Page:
The Case of the Missing Hong Kong Book Publishers – As the world’s second-biggest publishing market, China is also struggling to keep banned books out of the marketplace, despite their immense popularity. As the disappearance of five publishing employees gains more international attention, some of the underlying tensions between mainland China and Hong Kong regarding “tabloid” stories published by companies like Mighty Current, are also under the microscope. Many of these issues were soft-pedaled when BEA invited the Chinese government to participate in the Expo as “guest of honor,” but this article by Jiayang Fan revisits them in the wake of the current mystery:
It’s no surprise that Hong Kong publishing is in the crosshairs of mainland authorities. For years, Hong Kong has served as a lively and expedient port of banned books, peddling everything from political thrillers to critical commentary on the sitting Chinese government. For nearly two decades, since Hong Kong’s return to Chinese sovereignty, in 1997, Gui and his publishing company made a good living pushing tabloid-style pulp purporting to expose the lascivious and lavish life styles of the red élite. (It’s estimated that his books comprised eighty per cent of the banned-books market.) Moreover, the success of these page-turners—high in sensationalist scandal and thin on sources—depended on the mainland market. Increasingly, tourists from Beijing and Shanghai, including officials themselves, have been ravenously consuming and stocking up on titles such as “Overseas Mistresses of the Chinese Communist Party” and “The Collapse of Xi Jinping,” thereby bringing into circulation the sort of sacrilege that threatens the Party’s very legitimacy. – The New Yorker
Diesel eBooks Returns as Diesel Digital – So here’s a bit of good news. Diesel Books, which closed its doors almost two years ago, is re-opening as “a new service offering potential clients a turnkey e-book retail operation.” L. Scott Redford founded both versions of the business and is running the new service, as well:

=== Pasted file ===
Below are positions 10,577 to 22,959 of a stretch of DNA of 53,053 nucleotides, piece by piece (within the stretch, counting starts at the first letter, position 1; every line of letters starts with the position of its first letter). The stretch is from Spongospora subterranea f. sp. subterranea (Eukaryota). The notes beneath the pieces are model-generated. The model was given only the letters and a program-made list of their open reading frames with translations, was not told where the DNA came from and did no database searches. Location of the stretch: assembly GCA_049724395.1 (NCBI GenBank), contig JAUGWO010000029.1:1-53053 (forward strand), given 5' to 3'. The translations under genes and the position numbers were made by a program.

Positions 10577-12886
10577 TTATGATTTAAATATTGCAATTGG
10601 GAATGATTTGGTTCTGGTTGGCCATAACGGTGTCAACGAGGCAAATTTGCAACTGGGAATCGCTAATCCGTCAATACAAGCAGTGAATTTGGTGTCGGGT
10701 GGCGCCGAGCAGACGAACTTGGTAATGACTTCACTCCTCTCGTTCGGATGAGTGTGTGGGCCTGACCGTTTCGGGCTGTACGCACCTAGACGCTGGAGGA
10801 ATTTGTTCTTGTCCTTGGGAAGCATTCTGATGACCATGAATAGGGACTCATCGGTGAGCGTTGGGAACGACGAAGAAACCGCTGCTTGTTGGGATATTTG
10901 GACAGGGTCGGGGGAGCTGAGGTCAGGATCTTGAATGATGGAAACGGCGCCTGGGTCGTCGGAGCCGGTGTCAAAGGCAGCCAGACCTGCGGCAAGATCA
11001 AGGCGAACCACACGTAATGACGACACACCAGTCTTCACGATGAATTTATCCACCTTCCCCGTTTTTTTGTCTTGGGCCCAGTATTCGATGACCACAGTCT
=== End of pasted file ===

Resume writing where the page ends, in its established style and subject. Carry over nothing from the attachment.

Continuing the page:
Diesel Digital offers to supply an easy-to-setup branded e-book retail site complete with hosting, e-commerce, fulfillment from Ingram, analytics, mobile optimization and more. – Publishers Weekly
Bill Gates on Books and Blogging – Like Mark Zuckerberg, Bill Gates has become very engaged in reading and recommending books, and despite my personal feelings about both Facebook and Microsoft, I can’t help but think that encouraging more people to read (especially young boys, a demographic that really needs more inspiration) is just a plain old good thing. Gates even has a book blog, where he reviews books, and one of his favorite reads is The Rosie Project, which got some good press among Romance readers, as well (he also reviewed Hyperbole and a Half and xkcd, among others):
I don’t read a lot of fiction but was surprised by how much I loved the novel “The Rosie Project,” by Graeme Simsion. Melinda read it first and kept stopping to recite parts of it out loud to me. Eventually, I decided to take a look.
I started it one night at 11 p.m. and stayed up with it until 3 a.m. It is very funny, while also showing a lot of empathy for people who struggle in social situations.
After I sent it and the sequel (“The Rosie Effect”) to dozens of friends and wrote about it on my blog, I heard from a lot of people who were touched by it. There is talk of turning it into a movie, which I hope happens. Rosie and Don Tillman would make a great on-screen couple. – New York Times
How to make paper flower bouquet from a French novel – In the spirit of the book art from yesterday’s news, apparently it is a thing to make a wedding bouquet of flowers made from book pages. You can use sheet music, as well, and can also simply make the flowers for display in a vase, even though a number of the online tutorials reside on bridal sites. What a great idea for a bookish Romance heroine to carry at her wedding. – Offbeat Bride and Capitol Romance